If you are purchasing a whole life insurance policy I do believe that the paid up additions rider is a great consideration. Professionally I would prefer a Flexible or Variable type rider be used. If the only type of rider allowed is a Level or Set, it will be a difficult decision.
Why? Advising clients to purchase level paid up riders is often ill advised because so many people struggle to afford whole life insurance policies long term. This blog has made the case against permanent life insurance policies for the masses for a long time, due to the long term costs, confusing nature of the product, and many other reasons. By committing your dividends to future increased insurance you are potentially going against the grain of needing less insurance as you age. On top of this, you are denying yourself one of the best attributes of participating insurance = dividends to pay down your premium.
I would encourage you to ask your future insurance company if you are allowed to add the level paid up additions rider at a later time. I would also encourage you to ask them what the process is? Is it a guaranteed addition or does it need to be underwritten itself.
HOw to Best Use Paid Up Additions
(assuming you already have or are committed to whole life insurance)
Is Whole Life Insurance Right For You?
It has often been said that Whole life insurance is sold not bought. This is most certainly true. Term life insurance tends to sell itself when evenly compared with whole life policies. When clients learn that a typical policy can cost them eight, ten, or twelve times per year what a competing 20 year term policy can offer them- they often lean towards the simple and affordable term policy.
That does not necessarily mean that whole life insurance policies are right for no one. If you have your mind set on whole life insurance - I only ask that you consider all of your options. Is your insurance agent offering you a permanent policy for your benefit or theirs?
The Power of Paid Up Additions:
The power of paid up additions is really in the exponential factor of its use. Albert Einstein is rumored to have said that compounding interest "is the most powerful force in the universe." The compounding affect on participating whole life polices regularly using the paid up addition - potentially could be gigantic. However in between saving, and insuring - life happens. Life often gets in the way and ends up costing far more than we had imagined, hence limiting our ability to meet our savings goals. This is why the flexible version of this tool is more than likely best.
Are Life Insurance Paid Up Additions the Magic
that Can Make you Rich?
If you search long enough on the internet you are likely to come upon certain insurance agents pitching Paid Up Riders as the greatest tool since sliced bread. All things being equal - Paid Up Additions are a good tool indeed for participating whole life insurance policies. However the idea that paid up additions are going to somehow make you fabulously wealthy is pretty questionable.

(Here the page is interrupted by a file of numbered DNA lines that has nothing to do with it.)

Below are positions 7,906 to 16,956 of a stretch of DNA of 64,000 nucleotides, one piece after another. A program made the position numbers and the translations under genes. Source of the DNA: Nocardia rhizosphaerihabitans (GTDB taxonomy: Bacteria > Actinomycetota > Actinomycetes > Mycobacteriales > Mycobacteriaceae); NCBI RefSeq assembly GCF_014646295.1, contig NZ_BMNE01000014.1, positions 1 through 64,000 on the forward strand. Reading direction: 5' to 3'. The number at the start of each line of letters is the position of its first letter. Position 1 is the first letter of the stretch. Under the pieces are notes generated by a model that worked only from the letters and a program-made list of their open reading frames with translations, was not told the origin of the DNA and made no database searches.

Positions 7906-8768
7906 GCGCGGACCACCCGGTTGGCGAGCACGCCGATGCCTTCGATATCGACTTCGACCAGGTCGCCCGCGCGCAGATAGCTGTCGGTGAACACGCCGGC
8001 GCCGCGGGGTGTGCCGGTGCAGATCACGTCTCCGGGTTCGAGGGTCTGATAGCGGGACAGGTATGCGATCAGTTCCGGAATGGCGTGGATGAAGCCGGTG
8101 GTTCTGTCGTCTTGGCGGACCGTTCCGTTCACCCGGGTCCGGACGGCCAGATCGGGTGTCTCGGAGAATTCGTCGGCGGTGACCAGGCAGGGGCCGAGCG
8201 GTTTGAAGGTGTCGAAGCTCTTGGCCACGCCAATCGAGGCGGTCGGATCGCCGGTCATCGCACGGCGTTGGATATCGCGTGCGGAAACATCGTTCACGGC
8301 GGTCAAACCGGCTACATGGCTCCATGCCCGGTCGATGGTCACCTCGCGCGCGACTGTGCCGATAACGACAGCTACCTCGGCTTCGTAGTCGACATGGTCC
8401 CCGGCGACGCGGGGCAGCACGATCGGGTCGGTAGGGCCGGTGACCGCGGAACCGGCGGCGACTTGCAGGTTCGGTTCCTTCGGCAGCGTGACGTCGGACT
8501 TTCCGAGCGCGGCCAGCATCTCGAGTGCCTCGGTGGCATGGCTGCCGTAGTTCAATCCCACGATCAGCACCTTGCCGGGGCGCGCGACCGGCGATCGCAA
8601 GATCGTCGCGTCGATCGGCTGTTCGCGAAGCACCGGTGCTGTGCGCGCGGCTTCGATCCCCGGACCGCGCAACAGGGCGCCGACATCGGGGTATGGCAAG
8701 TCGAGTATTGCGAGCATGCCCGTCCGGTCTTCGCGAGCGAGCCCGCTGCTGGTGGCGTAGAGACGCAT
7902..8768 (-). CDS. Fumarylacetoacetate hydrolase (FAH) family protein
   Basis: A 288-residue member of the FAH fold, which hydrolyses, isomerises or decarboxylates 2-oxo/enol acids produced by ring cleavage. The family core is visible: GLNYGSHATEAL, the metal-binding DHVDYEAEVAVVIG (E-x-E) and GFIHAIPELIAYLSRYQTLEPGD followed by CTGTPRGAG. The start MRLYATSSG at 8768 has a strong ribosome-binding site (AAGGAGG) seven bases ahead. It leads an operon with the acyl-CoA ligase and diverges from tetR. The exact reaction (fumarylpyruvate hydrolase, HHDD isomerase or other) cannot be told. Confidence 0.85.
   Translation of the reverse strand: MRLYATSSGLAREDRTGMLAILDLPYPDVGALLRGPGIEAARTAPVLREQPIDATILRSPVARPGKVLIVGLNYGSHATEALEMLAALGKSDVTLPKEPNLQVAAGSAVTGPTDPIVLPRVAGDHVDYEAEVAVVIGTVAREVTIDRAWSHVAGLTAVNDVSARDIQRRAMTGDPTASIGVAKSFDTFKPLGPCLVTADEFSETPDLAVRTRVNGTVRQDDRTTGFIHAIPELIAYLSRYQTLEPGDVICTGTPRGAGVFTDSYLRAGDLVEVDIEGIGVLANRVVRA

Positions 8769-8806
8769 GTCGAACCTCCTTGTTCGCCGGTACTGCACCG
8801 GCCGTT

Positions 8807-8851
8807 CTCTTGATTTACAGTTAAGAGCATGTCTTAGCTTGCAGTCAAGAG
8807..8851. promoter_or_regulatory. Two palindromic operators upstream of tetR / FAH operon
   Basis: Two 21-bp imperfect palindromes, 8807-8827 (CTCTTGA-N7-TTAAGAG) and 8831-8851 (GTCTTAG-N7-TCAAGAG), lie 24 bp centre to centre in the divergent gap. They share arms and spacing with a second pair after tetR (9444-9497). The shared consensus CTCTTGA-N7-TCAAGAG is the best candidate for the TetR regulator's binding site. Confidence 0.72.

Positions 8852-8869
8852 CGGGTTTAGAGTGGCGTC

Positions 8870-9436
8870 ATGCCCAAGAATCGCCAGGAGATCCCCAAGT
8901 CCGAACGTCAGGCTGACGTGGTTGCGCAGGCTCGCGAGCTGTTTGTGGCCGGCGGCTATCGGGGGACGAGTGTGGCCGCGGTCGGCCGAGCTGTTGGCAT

Great claims require Great Evidence.
The greatest financial tool that most Americans have are qualified accounts such as 401Ks, Roth IRAs, and non qualified accounts, but specially tax treated 529 plans. In general those are the best places to put money for retirement and savings. Not life insurance policies. The numbers typically do not add up.
There are numerous situations in which you should well consider whole life insurance for various financial planning uses. These include the setting up of a Special Needs Trust, as a Business Policy, For Extremely Wealthy Americans, and for those Not Able to qualify for level term policies, certain final expense policies are in fact a type of whole life insurance.
However for so many Americans its hard to see the value of purchasing a whole life insurance policy, even with the paid up additions rider. For most, a simple, level, term life insurance policy paired with a qualified 401K, Roth IRA, and a non qualified tax advantaged 529 accounts may be best.
You will never know unless you run the numbers though.
Questions about Paid Up Additions:
Should you have specific questions please feel free to ask below in the comment box or email us or call us. Thank you for reading.
Question: Are Paid Up Additions the same as Paid Up Life Insurance?
Answer: No, they are similar but not the exact same. Paid up Life Insurance - is a life policy that has been fully paid off. A Paid Up Addition is a rider that allows you to purchase more insurance via a flexible or level program.
Question: Are Paid-Up Riders available from only Mutual Insurance Companies.
Answer: No, however they are most common with the Mutuals. However the world of insurance is changing and you never know what non mutual insurers will come up with.
Question: Where do you Get Paid Up Riders?
Answer: Generally speaking you Get Paid Up Riders from a participating Whole Life Insurance Company at the time of conception. It may be possible (check with your insurer) to add it at a later time.